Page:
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Waste Management and Action Plan: SP AusNet’s Offices Case Study

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Executive Summary

The main aim of this audit report is to asses the current waste management system to outline a new plan with follow-up actions. This report entails a combination of audit results and findings. It also provides an insight into the SP AusNet’s general performance of office compliance. It gives a cumulative summary of existing opportunities and cost-saving recommendations. Besides, the report outlines the protocols and procedures for conducting waste management audits such as visual inspection of the current waste boxes and disposal bins. In the report, notes and photos were taken for future reference. After conducting a high-level scope analysis and inspection on the 31st of January 2014, it is apparent that the waste management industry can improve its environmental performance and compliance by undertaking several actions such as:

  1. Encouraging employees to dispose of wastes appropriately.
  2. Ensuring that wastes from offices are stockpiled and disposed of in an environmentally-friendly manner.
  3. Avoiding extra costs by separating recyclable wastes and putting them in different waste bins.
  4. Encouraging re-use by recycling more wastes and using fewer raw materials.
  5. Seeking and promoting initiatives so that decimate the use of raw materials.

Background

Previously, there was a lack of data on waste composition. Therefore, the waste audit exercise was carried out to identify, classify and examine the composition of wastes emitted within the SP AusNet’s offices. The analysis was done on individual waste streams and those generated from collective functional zones within the organisation. The latter was also meant to ensure compliance with the requirements set by EPA’s regulations.

The audit report was meant to determine the generators’ ability to reduce, avoid and recycle materials from the waste streams. Additionally, the audit report aimed to support the need to strengthen recycling plans and provide a guideline for a waste reduction program. Also, the waste audit entails measuring the quantity of waste production, identifying composition, and how wastes are produced. The waste audit focused on management policies and decisions related to waste production.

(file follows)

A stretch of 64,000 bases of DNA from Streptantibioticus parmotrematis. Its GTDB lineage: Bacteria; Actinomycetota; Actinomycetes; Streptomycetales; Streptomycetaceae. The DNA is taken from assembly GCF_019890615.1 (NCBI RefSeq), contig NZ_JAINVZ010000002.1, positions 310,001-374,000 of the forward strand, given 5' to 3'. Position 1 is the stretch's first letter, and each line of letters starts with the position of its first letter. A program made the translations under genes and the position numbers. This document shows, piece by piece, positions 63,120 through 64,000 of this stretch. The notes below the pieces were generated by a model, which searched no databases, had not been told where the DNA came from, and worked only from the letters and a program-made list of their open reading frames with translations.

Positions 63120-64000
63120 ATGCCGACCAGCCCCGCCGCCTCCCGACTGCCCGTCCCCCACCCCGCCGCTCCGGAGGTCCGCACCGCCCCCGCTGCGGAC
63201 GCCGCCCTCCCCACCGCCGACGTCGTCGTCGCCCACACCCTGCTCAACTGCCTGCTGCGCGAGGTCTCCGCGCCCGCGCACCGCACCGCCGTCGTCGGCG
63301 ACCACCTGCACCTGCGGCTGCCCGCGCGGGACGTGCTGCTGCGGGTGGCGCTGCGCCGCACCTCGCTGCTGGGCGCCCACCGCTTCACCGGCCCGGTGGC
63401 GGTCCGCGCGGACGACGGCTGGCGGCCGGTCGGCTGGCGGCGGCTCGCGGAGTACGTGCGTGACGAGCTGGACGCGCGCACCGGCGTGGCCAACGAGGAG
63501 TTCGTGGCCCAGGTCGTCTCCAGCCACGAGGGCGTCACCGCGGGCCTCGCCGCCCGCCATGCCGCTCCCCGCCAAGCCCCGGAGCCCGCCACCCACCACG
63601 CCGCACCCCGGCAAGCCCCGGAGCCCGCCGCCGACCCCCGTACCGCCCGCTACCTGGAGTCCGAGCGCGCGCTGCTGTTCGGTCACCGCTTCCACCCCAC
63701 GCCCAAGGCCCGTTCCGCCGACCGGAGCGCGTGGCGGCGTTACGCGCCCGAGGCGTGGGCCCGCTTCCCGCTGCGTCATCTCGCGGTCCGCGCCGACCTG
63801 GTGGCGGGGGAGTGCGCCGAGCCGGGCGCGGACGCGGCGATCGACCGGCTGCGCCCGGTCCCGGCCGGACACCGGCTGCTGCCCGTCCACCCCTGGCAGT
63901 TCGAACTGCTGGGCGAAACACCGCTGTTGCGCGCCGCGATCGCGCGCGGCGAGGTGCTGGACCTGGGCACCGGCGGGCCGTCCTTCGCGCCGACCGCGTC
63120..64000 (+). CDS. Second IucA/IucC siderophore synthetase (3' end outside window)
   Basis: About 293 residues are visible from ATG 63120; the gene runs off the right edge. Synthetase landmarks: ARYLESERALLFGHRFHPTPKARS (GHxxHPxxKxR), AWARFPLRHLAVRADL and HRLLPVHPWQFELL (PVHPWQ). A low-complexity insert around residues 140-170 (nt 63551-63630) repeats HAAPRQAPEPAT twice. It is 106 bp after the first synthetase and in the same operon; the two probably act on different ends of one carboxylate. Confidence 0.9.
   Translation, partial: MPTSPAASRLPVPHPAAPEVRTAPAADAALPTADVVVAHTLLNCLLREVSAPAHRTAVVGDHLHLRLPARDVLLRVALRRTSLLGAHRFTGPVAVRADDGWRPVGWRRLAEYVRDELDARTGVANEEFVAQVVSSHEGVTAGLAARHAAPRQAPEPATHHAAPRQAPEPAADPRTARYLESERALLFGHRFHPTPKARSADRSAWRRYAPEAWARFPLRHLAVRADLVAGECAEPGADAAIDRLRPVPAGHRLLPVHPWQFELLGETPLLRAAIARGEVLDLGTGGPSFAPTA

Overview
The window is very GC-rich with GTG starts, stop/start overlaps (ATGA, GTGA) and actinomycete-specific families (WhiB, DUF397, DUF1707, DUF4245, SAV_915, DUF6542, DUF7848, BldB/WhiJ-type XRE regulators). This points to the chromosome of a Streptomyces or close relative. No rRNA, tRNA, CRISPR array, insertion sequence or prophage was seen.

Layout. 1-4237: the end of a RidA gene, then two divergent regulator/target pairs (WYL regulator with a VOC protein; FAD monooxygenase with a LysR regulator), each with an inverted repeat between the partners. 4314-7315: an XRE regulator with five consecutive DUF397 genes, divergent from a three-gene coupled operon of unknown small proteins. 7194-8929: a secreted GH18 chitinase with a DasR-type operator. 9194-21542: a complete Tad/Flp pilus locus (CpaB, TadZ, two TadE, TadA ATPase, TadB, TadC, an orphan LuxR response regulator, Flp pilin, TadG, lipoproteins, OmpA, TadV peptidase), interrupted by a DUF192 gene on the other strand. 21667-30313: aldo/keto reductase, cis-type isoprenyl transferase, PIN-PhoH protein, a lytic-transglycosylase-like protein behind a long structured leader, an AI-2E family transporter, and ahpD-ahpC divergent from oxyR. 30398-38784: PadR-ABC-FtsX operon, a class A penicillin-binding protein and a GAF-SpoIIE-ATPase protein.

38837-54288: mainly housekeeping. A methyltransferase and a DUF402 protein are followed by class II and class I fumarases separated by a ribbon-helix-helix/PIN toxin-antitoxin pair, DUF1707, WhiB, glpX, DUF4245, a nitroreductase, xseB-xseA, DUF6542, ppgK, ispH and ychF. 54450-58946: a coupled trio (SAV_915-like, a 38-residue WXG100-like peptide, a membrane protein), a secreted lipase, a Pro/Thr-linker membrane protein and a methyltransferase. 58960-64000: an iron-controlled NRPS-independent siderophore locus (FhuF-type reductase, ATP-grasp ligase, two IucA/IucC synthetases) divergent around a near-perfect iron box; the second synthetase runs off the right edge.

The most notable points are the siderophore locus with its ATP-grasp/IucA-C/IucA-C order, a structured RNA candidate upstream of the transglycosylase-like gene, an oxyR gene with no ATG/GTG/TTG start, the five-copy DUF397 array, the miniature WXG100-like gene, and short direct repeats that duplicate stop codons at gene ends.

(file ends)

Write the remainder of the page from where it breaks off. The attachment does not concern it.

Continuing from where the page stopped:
SP AusNet possesses and manages Victoria’s power transmission network besides owning electricity gas and supply networks. Approximately, there are 1800 members of staff out of which 300 operate within the city offices. SP AusNet’s offices are situated in Freshwater Place Southbank. It is worth to mention that the edifice has a total of 36 levels. SP AusNet’s employees occupy four of them.

Methodology

The waste audit exercise was carried out on the 31st of January 2014. The assessment of site comprised of three individualised visual inspections. The first inspection was conducted at 9:30 am when all the employees had already begun working. This time was deliberately selected to see the amount of garbage brought into the site from numerous cafes and restaurants in the surrounding areas. The second visual inspection took place at exactly 2:30 pm since lunchtime begins from 12 pm to 2 pm. The third and final inspection was carried out at 5:30 pm because most of the workers had finished their tasks and left the site. The high-level scope analysis carried out revealed that the wastes were not sorted manually.

  1. Printer Area No. 1
  2. Kitchen and Lunchroom
  3. Printer Area No. 2
Preliminary block plan
Preliminary block plan

9:30 am: Visual Inspection

During the first visual inspection, the initial analysis was done on the employees’ operating area. In the site, there were desks and small cardboards and VISY paper recycling bin. Upon careful analysis, one could see stains of food in the paper recycling bins. This indicated that employees used the paper recycle bin as food scrap and coffee cups bin. This could be attributed to the fact that they were to leave their station and walk to the nearest general organic bin where they could dispose of food scraps and wrappers. However, the only general organic bin was located at the kitchen and Printing Area 1.

2:30 pm: Visual Inspection